30-Day Deadline: Comment On First Flood Solution Models
The community has 30 days to give feedback on the first three final draft reports of watershed study models, which are posted online and propose potential solutions to flooding issues.
The first three draft reports focus on watershed studies on the City’s west side: Spring Harbor, Stricker’s/Mendota and Wingra West.
A watershed is a land area that drains rainfall runoff (or stormwater) to a single outlet, or “discharge point.” The discharge point can be a lake, river, ditch, or storm sewer outfall. The City of Madison is divided into 22 major watersheds. Of the 22 watersheds, 17 have a watershed study underway. The three final draft reports are the first of all watersheds to be released.
The public should review the draft final report posted on each of the watershed study webpages, then email the specific project manager for the watershed study listed on its webpage. If possible, the following information should be included in the email.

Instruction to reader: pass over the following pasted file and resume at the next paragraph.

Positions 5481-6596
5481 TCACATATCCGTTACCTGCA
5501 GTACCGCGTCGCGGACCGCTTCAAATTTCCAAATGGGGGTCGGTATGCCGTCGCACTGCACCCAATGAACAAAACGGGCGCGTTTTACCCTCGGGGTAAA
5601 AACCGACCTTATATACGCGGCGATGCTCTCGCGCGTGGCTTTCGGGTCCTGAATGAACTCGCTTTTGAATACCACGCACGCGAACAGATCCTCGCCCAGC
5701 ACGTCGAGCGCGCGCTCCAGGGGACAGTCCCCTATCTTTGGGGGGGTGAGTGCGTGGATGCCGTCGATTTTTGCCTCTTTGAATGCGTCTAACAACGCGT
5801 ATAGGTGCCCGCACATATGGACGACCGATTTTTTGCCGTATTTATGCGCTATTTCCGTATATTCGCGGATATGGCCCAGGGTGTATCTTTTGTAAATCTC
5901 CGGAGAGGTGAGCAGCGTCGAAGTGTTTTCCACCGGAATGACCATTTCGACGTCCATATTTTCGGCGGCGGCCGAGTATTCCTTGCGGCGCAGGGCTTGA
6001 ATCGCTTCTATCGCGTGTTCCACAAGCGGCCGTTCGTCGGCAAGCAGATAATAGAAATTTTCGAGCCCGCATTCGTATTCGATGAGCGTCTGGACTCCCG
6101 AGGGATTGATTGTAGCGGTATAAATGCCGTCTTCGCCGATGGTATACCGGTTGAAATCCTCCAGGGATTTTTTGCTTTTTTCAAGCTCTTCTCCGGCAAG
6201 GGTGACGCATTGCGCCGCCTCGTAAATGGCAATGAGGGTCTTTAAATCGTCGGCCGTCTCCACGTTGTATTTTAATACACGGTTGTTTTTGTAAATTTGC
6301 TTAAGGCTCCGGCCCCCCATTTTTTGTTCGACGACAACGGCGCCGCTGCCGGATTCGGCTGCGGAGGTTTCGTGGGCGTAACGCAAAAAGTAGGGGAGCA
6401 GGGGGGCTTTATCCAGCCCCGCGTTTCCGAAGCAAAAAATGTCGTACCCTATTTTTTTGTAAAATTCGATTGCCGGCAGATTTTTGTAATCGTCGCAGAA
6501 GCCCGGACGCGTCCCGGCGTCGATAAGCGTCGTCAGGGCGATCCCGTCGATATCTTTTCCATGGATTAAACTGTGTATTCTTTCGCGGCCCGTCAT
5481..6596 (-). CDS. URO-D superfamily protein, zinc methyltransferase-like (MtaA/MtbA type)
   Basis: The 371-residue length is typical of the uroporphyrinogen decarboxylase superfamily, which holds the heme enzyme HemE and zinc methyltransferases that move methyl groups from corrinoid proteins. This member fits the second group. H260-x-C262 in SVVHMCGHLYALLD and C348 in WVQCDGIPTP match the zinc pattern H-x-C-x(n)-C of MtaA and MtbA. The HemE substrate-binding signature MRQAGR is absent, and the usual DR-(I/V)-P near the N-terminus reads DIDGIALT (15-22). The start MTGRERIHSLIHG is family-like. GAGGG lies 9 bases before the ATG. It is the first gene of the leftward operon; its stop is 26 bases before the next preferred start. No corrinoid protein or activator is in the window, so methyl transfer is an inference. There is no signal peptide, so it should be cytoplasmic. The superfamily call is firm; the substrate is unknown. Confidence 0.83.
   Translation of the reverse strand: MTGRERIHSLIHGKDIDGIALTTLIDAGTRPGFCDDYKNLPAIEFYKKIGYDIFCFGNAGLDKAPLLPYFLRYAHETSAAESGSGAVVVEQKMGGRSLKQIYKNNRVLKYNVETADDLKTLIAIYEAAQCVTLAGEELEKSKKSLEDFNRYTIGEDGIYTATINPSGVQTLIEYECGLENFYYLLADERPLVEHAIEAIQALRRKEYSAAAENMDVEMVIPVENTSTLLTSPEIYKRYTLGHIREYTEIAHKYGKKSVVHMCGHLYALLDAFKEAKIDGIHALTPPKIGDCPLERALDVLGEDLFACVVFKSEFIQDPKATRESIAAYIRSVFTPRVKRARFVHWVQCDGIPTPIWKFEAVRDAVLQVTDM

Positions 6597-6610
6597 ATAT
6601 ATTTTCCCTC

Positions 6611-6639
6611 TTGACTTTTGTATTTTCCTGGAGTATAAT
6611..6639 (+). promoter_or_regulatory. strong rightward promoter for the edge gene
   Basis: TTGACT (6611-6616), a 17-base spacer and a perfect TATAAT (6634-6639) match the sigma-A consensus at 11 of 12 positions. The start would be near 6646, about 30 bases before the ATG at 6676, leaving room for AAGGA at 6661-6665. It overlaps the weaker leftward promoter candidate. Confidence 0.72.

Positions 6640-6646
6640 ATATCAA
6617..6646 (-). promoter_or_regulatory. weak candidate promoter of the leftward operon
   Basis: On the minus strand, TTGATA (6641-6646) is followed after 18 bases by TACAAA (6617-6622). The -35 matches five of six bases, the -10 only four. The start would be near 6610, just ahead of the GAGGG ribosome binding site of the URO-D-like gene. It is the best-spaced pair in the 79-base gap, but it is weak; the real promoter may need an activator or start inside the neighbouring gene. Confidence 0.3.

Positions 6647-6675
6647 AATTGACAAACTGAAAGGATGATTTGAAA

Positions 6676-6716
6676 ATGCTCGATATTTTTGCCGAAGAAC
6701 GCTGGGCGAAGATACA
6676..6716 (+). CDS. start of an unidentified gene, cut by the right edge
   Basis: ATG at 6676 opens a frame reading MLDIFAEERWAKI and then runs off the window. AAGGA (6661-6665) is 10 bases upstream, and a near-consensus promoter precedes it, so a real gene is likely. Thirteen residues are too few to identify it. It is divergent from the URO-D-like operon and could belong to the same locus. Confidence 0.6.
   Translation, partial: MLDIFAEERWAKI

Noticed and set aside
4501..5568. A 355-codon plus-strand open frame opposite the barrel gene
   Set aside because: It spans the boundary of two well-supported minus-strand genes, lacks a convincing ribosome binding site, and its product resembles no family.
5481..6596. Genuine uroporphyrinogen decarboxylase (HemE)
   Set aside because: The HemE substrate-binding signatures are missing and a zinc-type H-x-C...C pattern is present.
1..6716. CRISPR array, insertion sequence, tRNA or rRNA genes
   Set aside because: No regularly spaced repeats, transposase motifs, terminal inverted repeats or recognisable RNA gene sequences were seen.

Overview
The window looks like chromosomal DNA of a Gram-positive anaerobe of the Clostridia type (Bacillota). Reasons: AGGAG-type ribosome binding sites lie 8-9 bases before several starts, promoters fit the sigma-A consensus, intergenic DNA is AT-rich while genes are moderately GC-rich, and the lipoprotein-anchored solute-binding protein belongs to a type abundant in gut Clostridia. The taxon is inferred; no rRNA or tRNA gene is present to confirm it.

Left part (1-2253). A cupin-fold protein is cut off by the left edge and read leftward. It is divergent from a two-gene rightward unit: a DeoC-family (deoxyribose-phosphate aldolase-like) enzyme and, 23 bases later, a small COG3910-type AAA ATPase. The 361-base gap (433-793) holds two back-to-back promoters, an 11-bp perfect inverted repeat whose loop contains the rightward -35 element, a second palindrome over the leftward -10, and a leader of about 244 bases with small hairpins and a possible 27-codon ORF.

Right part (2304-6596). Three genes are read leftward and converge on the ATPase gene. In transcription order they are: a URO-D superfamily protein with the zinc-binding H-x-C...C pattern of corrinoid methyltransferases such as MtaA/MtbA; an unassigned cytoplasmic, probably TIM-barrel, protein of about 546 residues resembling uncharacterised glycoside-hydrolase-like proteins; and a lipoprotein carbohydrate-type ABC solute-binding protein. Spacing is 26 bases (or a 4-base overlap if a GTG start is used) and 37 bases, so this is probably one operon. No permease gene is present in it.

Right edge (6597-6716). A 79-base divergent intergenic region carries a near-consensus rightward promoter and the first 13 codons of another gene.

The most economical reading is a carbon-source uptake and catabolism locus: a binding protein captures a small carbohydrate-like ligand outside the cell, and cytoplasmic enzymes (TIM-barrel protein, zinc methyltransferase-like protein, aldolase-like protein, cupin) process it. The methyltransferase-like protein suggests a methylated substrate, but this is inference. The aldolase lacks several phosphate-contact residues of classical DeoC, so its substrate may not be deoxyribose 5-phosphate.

- Include name of study in email subject line
- Reference page number of report (if applicable)
- Provide suggested comment
- Other information you want to share (if applicable)
Spring Harbor Project Manager: Jojo O’Brien, firstname.lastname@example.org
Strickers/Mendota Project Manager: Lauren Striegl, email@example.com
Wingra West Project Manager: Phil Gaebler, firstname.lastname@example.org
Project Managers will compile comments and respond, which will be included as an Appendix in the Final Watershed Study Report for each watershed. Identifying information will be redacted prior to publication.
The City of Madison Engineering Division put the drafts together after they launched the Watershed Studies in 2018 after historic flooding in the City. For each study, stormwater design engineers created a computer model to explore existing flooding patterns within the watershed, identify potential flood mitigating engineering solutions, and to evaluate the impacts of those solutions on flooding under different storm scenarios. The watershed studies included an aggressive public outreach effort, surveys, multiple public meetings, presentations, on-site visits, focus groups, and continued engagement. Each draft includes a public engagement summary and collected feedback.
- Hannah Mohelnitzky, City of Madison Engineering Division , 608-669-3560, email@example.com